BYOT- Bring Your Own Technology to Class

The  Colonial Heights school in Kingsport, Tennessee has integrated technology throughout their campus using Wi-Fi devices in accordance to their Bring Your Own Technology (BYOT) program. Instead of banishing all smartphone and tablet use at school, students and teachers are building a system of respectable use that embraces the benefits of a tech-savvy environment.  Wi-Fi devices are being welcomed to school for a round-house integration, all in the name of education.Laptop Storage Charging Cart

Sessions are being held where in some cases, the students are handing out lesson plans to the teachers. Not only is this expanding the world wide web usage for teachers that maybe haven’t had as much exposure, but it’s giving students first-hand experience in communication and instructional demonstration.  Look around the web, technology communication skills is in demand.

So what’s hot in educational technology?  iPads, iPods, and iPhones.  No, this is not a plug for Apple (it’s a plug for Worthington Direct) but the truth is that Apple offers excellent educational discounts and keeping devices updated and synced is a breeze.  While more and more students have their own iPhones or iTouches many don’t have the allowance budget to swing their personal iPad.

Expensive tablets like these are usually school property where classes can use the iPads and then move them 30 at a time from classroom to classroom on a laptop storage cart. Having a central cart allows the iPads to be controlled by single MacBook that syncs and charges them.  Here comes that intended plug… visit Worthington Direct today for educational discounts on all kinds of laptop storage cabinets for your school’s next BYOT bash.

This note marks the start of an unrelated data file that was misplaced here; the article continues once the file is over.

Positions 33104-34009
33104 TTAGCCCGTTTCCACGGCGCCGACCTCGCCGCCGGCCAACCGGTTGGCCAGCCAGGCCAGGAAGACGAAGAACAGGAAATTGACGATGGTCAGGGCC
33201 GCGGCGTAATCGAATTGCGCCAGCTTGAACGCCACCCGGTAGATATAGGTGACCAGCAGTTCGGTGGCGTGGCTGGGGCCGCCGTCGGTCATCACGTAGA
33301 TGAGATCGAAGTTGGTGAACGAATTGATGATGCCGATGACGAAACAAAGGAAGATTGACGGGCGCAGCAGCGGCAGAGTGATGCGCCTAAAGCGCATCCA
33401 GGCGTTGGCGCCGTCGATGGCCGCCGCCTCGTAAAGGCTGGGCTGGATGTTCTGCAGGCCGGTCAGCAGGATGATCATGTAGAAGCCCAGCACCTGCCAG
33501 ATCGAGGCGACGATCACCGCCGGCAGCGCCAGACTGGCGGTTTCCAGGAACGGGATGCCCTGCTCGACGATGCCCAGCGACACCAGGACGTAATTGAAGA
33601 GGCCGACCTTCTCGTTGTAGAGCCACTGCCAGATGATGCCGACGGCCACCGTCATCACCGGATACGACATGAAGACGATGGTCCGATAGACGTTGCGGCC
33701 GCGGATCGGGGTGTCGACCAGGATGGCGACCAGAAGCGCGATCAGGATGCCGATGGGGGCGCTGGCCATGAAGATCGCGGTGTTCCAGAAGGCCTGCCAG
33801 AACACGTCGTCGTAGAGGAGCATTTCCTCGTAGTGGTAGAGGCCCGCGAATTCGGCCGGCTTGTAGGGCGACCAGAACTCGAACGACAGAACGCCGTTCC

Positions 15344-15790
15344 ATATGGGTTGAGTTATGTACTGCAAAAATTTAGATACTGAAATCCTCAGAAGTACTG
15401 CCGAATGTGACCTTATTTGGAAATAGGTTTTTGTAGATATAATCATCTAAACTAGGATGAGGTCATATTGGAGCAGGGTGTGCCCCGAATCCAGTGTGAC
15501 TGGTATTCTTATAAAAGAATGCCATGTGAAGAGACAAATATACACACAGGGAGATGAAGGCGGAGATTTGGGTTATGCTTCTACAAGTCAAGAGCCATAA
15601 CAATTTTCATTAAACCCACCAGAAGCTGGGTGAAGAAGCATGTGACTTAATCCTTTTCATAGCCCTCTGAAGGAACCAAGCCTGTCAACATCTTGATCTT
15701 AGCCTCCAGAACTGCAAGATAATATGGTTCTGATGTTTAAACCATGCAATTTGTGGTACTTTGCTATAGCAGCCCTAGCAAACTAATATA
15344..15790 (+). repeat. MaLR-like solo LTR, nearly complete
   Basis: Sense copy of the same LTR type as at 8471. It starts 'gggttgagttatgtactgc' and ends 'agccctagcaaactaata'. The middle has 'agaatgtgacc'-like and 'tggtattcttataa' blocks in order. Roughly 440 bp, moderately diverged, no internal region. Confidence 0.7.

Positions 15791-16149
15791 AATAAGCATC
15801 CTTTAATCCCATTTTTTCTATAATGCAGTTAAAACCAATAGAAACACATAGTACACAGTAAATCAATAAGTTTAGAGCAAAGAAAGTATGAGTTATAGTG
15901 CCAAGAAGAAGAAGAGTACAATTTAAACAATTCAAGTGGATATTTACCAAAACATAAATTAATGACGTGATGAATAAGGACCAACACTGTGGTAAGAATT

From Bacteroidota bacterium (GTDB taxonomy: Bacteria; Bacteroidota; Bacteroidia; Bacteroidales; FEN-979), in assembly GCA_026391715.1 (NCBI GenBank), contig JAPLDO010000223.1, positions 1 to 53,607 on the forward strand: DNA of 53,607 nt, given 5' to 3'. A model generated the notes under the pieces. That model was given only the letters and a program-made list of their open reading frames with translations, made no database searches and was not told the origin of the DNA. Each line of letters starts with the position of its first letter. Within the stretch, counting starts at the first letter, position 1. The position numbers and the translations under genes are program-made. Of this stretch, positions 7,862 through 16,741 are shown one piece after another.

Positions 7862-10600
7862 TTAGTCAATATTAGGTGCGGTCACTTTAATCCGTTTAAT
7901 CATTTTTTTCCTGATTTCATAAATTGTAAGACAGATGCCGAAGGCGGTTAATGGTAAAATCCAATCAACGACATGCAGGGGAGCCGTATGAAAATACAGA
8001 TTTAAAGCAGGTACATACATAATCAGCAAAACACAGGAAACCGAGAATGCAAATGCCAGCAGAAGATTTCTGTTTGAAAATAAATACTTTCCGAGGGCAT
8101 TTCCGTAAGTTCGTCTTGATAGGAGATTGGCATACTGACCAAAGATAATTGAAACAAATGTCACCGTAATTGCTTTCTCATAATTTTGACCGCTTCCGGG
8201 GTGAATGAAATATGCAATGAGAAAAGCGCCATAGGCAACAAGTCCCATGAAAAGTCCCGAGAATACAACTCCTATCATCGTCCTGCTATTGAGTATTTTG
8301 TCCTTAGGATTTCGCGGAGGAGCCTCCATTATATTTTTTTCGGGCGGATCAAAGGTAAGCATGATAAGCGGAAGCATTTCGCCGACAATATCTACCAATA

Below’s a great lesson idea from the original article found here.


The students from Joe Smith’s physics class a few days before had gone to Rock Springs Elementary School and swung on the swing sets, videoing one another with the iPads. That Friday in class, they were using those videos and a virtual overlay to make a graph of their swings. Smith said the exercise looked at things such as the potential energy added when they swayed their bodies to go higher and stay in motion longer, as well as potential energy lost when they stayed still in the seat and let gravity have its way.

The graphs were not approximations or averages but actually based on the iPad videos in slow motion. So they were not smooth but had some bumps and variations showing real human movement.

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